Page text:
Gerry Canavan

the smartest kid on earth

Several Colors of Planets Still Available for Edited Collections

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9781628461237My friend Isiah Lavender’s edited collection Black and Brown Planets: The Politics of Race in Science Fiction is available now at Amazon. $54 is a lot of money, but at least put in a request at your local library!

Here’s a table of contents:

Introduction: Isiah Lavender,”Coloring Science Fiction”

Part I: Black Planets
Lisa Yaszek, “The Bannekerade: Genius, Madness, and Magic in Black Science Fiction”
De Witt Douglas Kilgore, “‘The Best is Yet to Come’: Star Trek: Deep Space Nine as Reform Afrofuturism”
Gerry Canavan, “Far Beyond the Star Pit: Samuel R. Delany”
Isiah Lavender, “Digging Deep: Ailments of Difference in Octavia Butler’s ‘The Evening and the Morning and the Night'”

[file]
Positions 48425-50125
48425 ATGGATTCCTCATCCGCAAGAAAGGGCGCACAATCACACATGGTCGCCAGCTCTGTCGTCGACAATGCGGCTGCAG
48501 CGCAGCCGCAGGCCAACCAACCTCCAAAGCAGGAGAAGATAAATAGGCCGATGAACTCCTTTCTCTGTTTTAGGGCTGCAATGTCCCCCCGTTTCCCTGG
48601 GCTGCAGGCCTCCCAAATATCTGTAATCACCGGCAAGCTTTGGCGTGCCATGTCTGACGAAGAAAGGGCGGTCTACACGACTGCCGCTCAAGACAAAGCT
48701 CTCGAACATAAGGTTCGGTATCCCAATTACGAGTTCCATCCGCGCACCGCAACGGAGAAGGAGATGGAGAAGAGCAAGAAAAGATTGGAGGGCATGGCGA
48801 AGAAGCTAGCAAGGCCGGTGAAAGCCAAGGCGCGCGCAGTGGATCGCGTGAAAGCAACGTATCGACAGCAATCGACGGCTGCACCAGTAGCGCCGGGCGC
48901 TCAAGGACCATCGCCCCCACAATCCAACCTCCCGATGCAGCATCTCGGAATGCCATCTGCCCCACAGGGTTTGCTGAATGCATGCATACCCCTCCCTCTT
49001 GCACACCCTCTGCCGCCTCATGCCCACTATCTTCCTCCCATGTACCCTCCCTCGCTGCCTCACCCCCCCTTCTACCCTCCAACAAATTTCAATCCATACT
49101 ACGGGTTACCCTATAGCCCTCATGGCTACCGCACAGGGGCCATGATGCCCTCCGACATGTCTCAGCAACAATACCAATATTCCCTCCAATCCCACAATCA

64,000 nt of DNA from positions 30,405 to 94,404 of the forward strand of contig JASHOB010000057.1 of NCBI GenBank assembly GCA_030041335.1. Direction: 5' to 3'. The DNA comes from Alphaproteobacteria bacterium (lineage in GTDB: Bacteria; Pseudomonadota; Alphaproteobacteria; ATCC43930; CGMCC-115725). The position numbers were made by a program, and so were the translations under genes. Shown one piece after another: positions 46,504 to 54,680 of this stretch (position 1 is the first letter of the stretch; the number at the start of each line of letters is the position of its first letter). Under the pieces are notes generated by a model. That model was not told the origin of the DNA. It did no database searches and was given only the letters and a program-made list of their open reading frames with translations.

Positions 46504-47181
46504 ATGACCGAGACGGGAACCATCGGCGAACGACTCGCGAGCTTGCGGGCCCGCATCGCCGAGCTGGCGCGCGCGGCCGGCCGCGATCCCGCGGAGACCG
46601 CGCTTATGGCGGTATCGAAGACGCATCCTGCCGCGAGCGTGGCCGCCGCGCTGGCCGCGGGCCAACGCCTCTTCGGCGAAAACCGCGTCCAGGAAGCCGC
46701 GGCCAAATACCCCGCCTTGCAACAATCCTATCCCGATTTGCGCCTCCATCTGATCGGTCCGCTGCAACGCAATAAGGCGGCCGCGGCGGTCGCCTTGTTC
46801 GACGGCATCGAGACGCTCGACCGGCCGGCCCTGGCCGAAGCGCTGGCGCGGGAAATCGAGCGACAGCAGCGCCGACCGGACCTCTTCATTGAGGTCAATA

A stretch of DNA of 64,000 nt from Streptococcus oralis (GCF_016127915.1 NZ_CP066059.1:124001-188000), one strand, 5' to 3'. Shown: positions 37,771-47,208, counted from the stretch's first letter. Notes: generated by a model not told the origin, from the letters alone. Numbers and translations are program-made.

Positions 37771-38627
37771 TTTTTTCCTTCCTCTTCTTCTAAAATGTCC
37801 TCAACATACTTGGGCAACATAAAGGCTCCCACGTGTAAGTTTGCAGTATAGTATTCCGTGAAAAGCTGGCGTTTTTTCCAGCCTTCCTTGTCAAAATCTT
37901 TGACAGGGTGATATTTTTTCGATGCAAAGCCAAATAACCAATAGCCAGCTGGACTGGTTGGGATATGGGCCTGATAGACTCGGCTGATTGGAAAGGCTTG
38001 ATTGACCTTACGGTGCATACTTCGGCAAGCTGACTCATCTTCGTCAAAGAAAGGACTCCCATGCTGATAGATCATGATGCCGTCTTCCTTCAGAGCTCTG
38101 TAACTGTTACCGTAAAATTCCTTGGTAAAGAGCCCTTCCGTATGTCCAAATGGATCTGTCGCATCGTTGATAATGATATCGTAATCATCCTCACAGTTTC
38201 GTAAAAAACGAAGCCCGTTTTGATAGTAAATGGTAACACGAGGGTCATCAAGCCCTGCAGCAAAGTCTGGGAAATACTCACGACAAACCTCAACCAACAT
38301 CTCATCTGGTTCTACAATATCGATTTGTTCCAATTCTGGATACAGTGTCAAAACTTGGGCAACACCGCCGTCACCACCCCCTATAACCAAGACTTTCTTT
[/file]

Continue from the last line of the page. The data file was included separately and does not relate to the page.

Marleen S. Barr, “The Laugh of Anansi: Why Science Fiction Is Pertinent to Black Children’s Literature Pedagogy”

Part II: Brown Planets
Grace L. Dillon, “Haint Stories Rooted in Conjure Science: Indigenous Scientific Literacies in Andrea Hairston’s Redwood and Wildfire
Patrick B. Sharp, “Questing for an Indigenous Future: Leslie Marmon Silko’s Ceremony as Indigenous SF”
M. Elizabeth Ginway, “Monteiro Lobato’s O presidente negro [The Black President]: Race and Gender in the Corporate State in Brazil”
Lysa M. Rivera, “Mestizaje and Heterotopia in Ernest Hogan’s High Aztech”
Matthew Goodwin, “Virtual Reality at the Border of Migration, Race and Labor”
Malisa Kurtz, “A Dis-(Orient)ation: Race, Technoscience, and The Windup Girl”
Edward James, “Reflections on ‘Yellow, Black, Metal, and Tentacled,’ Twenty-Two Years On”
Edward James, “Yellow, Black, Metal and Tentacled: the Race Question in American Science Fiction”

Coda
Robin Anne Reid, “‘The Wild Unicorn Herd Check-In’: The Politics of Race in Science Fiction Fandom”

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